I’m happy with the news that coding is going to be introduced in school curricula next year. Straight off the top of my head, I can already list off some advantages: programming is probably going to be an essential language to know in this flourishing digital age; being able to code helps you understand so much more about all the technology around you; it will be an advantage and eventually, a possible necessity when they join the workforce and it also fosters logical thinking and problem solving skills.
MDEC (Malaysia Digital Economy Corporation) has long been at the forefront campaigning for the digital transformation of Malaysia and they believe in using education to help modernise our country and bring it to the digital era. Therefore, it’s no surprise that they are playing a very active part of this and it is a big move ahead for Malaysia.
However, having spent close to three years in the education industry, I’ve watched so many brilliant and noble ideas fall flat, despite starting off with so much promise. We know that a beautiful thing in concept or paper might not translate so well into real life.
In the spirit of wanting to make it work, here are some things that I hope are going to be considered and worked on before we roll out coding lessons in our schools.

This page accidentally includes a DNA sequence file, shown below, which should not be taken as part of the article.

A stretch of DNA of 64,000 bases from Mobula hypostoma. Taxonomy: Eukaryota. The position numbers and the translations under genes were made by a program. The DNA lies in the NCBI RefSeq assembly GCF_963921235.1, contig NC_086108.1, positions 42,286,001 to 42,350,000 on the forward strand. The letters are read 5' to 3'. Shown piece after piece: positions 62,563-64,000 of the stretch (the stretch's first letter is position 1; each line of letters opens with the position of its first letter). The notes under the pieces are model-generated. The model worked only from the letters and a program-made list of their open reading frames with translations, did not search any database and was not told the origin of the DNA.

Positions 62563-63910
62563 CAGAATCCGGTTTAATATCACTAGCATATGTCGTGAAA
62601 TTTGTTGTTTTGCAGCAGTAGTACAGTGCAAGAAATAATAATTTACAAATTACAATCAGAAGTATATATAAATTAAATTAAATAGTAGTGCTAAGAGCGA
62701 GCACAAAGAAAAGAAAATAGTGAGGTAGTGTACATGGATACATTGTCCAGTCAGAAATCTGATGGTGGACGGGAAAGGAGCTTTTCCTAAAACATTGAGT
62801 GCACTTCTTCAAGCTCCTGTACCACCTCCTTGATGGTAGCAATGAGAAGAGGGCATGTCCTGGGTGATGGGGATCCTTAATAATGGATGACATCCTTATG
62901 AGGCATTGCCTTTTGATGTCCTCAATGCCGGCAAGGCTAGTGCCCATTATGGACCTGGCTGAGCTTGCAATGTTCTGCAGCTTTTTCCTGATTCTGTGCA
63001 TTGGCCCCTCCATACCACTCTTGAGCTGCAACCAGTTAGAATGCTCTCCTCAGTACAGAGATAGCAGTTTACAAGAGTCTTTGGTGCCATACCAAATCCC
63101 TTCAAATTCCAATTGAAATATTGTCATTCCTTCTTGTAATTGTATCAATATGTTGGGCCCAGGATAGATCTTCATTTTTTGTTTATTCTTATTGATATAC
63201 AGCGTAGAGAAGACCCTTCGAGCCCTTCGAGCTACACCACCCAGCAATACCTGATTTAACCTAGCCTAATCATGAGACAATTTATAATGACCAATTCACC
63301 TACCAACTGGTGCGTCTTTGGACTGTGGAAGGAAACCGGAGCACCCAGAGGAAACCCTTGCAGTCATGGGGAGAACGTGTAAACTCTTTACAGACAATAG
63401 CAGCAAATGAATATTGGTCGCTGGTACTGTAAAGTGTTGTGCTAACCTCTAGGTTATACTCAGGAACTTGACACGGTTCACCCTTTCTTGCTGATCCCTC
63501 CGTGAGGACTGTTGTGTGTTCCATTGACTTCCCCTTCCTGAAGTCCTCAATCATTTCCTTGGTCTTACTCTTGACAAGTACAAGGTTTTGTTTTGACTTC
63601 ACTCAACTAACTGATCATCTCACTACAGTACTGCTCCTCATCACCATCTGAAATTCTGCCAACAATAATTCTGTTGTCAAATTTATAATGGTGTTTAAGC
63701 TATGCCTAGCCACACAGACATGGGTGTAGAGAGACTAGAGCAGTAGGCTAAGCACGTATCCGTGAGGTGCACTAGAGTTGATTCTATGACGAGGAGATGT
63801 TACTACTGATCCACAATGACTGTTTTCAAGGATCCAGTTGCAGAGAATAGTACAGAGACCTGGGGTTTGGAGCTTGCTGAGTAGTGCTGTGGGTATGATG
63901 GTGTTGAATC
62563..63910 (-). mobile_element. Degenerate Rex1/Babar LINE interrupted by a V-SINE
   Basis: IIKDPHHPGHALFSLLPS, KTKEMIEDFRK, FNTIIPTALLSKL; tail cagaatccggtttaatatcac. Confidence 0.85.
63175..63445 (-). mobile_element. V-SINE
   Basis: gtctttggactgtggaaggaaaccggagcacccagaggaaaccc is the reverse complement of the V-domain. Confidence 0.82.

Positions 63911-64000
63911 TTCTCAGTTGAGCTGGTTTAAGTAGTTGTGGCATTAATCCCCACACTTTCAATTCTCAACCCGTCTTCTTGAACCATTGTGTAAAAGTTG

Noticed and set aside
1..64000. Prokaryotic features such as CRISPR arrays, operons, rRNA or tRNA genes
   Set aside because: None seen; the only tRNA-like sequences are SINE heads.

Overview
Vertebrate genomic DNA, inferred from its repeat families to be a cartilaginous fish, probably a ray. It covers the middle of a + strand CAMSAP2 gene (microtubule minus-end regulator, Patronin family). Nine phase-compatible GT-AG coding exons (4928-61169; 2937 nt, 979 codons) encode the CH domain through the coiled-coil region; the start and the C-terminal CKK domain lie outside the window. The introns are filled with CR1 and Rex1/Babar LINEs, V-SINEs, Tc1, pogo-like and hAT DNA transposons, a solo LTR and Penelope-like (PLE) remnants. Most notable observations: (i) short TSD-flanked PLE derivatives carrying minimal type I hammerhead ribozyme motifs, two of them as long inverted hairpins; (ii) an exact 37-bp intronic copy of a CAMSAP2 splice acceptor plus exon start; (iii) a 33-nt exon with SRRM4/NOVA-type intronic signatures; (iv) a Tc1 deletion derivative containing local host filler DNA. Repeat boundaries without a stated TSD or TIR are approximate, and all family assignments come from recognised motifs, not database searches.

1. Language Of Communication
We already know about the debacle surrounding the language of instruction for the teaching of Maths and Science in our schools. So my question now is—what language is coding going to be taught in? All the debates raging round for whether Maths and Science should be taught in whatever language can be applied to this too. Things like understanding versus global application, versus preserving our heritage versus whatever advantages using a certain language gives.
If we do choose to use our national language to teach coding, what about the materials? A quick Google search came up blank. Many of the apps and games that can be used as classroom tools to help the kids learn coding are in English. Will there be enough resources available on time to be of use if it is started next year? If not, is there anyone doing anything to address this?
2. Implementation & Execution
The new National Education Blueprint (2013-2025) is quite a marvellous thing to behold. If you have time, look through the Preliminary Report, which looks as if it has had a lot of work and thought put into it. They got a lot of the priorities right and look as if they do want to build a better education system for Malaysia.
Of course, there are concerns still that they’ve missed out on certain things and were too general and vague when it came to the actual implementation. The top-down planning approach suffers when we try to apply it to classroom development, if there isn’t a proper plan in place.
Extrapolating from that, how are the responsible authorities going to ensure the standardisation for the teaching of coding? Will there be tests and exams, and what will the students be tested on?